The opinion of the court was delivered by: KIRKPATRICK
The decree entered in this case, 79 F.Supp. 827, having been vacated by the Court of Appeals, 3 Cir., 174 F.2d 931, it is incumbent upon this Court to enter a new decree. In doing so it would seem that a brief explanatory statement is in order.
The basis of the penalty which the decree imposed was the respondent's refusal to obey the Court's order to answer Interrogatory No. 2 in 287 of 1946, and No. 3 in 287 of 1947, that being the only interrogatory not answered. Naturally, the interrogatory limits the scope of the decree, because no penalty could be imposed for refusal to do something not asked for or ordered. The question, therefore, is, what did the interrogatory call for. The answer is (1) copies of all written statements of witnesses, whether signed or unsigned, (2) copies of memoranda of oral statements of witnesses. The interrogatory does not ask for, nor did the Court predicate the decree upon, the respondent's failure to produce reports made by F.B.I. agents- except to the following extent, namely: if a witness made an oral or written statement to the agent and the only memorandum or copy of it consists of a portion of the agent's report, that portion of the report was to be copied and produced. The rest of the report was not intended to be disclosed.
One point remains to be noted. Much of the difficulty and misunderstanding on the part of the parties seems to have arisen not so much from doubt as to what is included by 'statements' as from the question who the 'witnesses' are whose statements are to be produced. It, therefore, should be pointed out that the interrogatory asks for statements of persons ' * * * who purport to be witnesses or have any knowledge regarding the said accident and/or injuries or any matter connected therewith or related thereto * * * '. This, though not strictly limited to eyewitnesses, does not go beyond persons having knowledge of facts which could reasonably give the libellant relevant information concerning the accident and injuries. For example, it appears that the F.B.I. made an extensive investigation as to the character, habits, past history, etc., of a number of the fact witnesses, and made reports concerning the same. These reports, of course, include statements of a number of persons interviewed (other than the witnesses themselves) who have no knowledge whatever of any fact even remotely related to the accident and injuries. Although the facts so obtained might conceivably in some instances be admissible as affecting the credibility of the witness (as for example prior conviction of crime) I did not intend and do not now intend to predicate any default on the part of the respondent upon failure to produce such material, or reports, or the statements of such persons. The names and whereabouts of all witnesses, as defined above, were to be given, if known.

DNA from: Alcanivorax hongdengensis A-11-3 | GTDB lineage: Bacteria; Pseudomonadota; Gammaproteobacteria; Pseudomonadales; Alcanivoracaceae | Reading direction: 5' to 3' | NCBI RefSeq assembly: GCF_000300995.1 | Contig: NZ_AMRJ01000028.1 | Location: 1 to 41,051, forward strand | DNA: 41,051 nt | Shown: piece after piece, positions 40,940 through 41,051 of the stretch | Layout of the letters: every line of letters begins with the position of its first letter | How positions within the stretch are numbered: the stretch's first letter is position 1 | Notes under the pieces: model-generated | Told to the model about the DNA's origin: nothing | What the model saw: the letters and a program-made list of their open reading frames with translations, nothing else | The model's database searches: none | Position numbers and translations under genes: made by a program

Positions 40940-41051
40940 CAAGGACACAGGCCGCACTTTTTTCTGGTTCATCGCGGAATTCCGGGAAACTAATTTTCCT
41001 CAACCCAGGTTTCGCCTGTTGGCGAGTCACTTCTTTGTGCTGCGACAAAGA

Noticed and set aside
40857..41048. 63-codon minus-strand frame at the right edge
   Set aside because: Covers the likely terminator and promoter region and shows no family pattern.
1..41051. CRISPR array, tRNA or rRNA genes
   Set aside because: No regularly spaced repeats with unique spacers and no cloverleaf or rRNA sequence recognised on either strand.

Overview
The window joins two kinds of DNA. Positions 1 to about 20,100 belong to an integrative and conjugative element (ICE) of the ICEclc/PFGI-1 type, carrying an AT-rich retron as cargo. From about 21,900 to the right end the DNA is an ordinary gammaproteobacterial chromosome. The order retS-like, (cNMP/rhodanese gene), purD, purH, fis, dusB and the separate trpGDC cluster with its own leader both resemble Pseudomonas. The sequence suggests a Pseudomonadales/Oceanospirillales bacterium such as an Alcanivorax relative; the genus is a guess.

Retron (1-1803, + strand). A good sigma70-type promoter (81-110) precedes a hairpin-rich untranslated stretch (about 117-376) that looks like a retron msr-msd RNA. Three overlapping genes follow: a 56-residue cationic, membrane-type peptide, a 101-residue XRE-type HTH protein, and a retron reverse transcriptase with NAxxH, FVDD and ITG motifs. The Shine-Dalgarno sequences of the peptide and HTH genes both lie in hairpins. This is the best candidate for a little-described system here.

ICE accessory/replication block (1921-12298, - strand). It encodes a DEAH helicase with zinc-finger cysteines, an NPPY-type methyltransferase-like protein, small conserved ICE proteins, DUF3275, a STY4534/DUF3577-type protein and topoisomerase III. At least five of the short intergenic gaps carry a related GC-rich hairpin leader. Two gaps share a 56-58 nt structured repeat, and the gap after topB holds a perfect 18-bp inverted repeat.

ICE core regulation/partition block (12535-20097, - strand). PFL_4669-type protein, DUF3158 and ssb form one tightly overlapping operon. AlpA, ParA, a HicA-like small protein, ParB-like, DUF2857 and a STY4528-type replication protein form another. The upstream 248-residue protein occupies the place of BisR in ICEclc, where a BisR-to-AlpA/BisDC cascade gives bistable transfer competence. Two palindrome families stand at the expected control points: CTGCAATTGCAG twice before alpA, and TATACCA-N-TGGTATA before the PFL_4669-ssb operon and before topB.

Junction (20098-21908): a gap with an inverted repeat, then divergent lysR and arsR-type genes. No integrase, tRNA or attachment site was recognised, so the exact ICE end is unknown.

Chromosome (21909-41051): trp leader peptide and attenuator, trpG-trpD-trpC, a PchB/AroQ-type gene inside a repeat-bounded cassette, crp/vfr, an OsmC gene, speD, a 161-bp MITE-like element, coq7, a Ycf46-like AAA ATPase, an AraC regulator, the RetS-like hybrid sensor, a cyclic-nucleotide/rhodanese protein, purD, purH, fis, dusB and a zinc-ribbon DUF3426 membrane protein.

The decree is, therefore, redrawn and will be entered as follows:
The libellants having moved for an order for judgment against the respondents for refusal to comply with the order of this Court of April 3, 1948, directing answer to Interrogatory No. 2 in 287 of 1946 and No. 3 in 287 of 1947, and it appearing to the Court, the matter having been duly argued by the proctors for the respective parties, that the respondents have failed and refused to file their answers to Interrogatory No. 2 in 287 of 1946 and No. 3 in 287 of 1947; and this Court having rendered its opinion holding the respondents in default but holding further that judgment against the United States was not an appropriate remedy under the circumstances, and having ruled that an order should be entered prohibiting the respondents from opposing the libellants' claims that the injuries were due to negligence on the part of the personnel of the 'Cedar Mills' or unseaworthiness of the vessel; and now, the respondents by the United States Attorney, having moved the Court to enter judgment against themselves as respondents and restrict the further hearings in this matter to proof of damages, it is
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